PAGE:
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    The instant image: a critical and creative exploration of the one-off photographic images
    Zeeng, Lynette ( 2017)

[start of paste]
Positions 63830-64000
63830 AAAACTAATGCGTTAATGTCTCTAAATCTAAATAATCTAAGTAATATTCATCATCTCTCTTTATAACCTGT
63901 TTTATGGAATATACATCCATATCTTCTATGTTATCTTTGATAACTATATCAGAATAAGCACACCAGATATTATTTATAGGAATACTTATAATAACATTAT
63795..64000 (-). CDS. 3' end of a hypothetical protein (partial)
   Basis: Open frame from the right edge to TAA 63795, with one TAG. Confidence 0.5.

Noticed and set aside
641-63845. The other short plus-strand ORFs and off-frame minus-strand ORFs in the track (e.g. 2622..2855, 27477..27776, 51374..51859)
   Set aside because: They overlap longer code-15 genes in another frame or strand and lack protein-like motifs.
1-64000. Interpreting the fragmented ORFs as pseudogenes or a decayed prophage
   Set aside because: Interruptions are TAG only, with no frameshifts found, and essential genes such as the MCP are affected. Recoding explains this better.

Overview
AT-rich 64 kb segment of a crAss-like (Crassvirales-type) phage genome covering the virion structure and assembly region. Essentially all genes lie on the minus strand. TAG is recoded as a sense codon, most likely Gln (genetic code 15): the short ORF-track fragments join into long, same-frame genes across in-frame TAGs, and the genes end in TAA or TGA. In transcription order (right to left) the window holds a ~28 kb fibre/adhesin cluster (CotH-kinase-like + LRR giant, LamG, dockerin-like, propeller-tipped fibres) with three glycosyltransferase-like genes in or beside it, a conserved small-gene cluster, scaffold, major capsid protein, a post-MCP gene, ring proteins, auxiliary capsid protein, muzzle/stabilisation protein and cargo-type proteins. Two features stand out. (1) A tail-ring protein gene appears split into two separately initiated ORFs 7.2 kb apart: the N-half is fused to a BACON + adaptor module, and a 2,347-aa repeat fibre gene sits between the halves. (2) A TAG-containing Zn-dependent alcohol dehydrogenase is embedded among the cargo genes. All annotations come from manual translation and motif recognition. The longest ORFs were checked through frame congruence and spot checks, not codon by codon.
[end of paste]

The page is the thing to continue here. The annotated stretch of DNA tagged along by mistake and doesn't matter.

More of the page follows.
The research questions that underpin this thesis arise from my search for an alternative photographic process within my creative practice, following the demise of Polaroid in 2008. This study first investigates the history of photography and the many processes that created one-off finite images, including the contemporary adaptation of these processes. It then documents my creative work in reproducing and modifying several historical photographic processes, such as cyanotype and tintype, and my application of alternate means of photographic expression that maintain the unpredictable outcome achieved using Polaroid techniques. This doctorate is by exegesis and creative practice. It is in two volumes. In Volume One, the first four chapters trace the history of photographs, the scientific and artistic developments that led to the phenomenon we know as photography. My research outlines the scientists and practitioners behind the many evolving photographic processes, particularly those that produced one-off unrepeatable images. These chapters review the significance of each of these one-off processes, examining in detail such photographic processes as cyanotype and oil printing, how they were achieved and what influence they may have had on the further development of photography up to the present day. The thesis reflects on the individual nuances, veracity and limitations of the various processes that produced one-off tactile images that were unrepeatable without mechanical intervention. Chapters five to seven discuss the applications associated with the various one-off processes and the creative work that emerged from my trials and adaptations of them. These chapters document my experiments and how the processes may be adapted, altered or modified with contemporary technology or updated chemistry. I have also investigated the resurgence of the historical processes, now deemed ‘alternative’, among artists and photographers who, like myself, are seeking a new creative expression in their work. Volume Two is my creative portfolio. This provides the culmination of my archival and applied research and documents the public exhibitions of my creative work that comprises the doctorate. The creative portfolio showcases the outcome of the experiments undertaken to explore, review and revise various historic photographic processes, producing a body of one-off unrepeatable images that maintain the perfect imperfections, unique artifacts and veracity shown by my earlier work with Polaroid.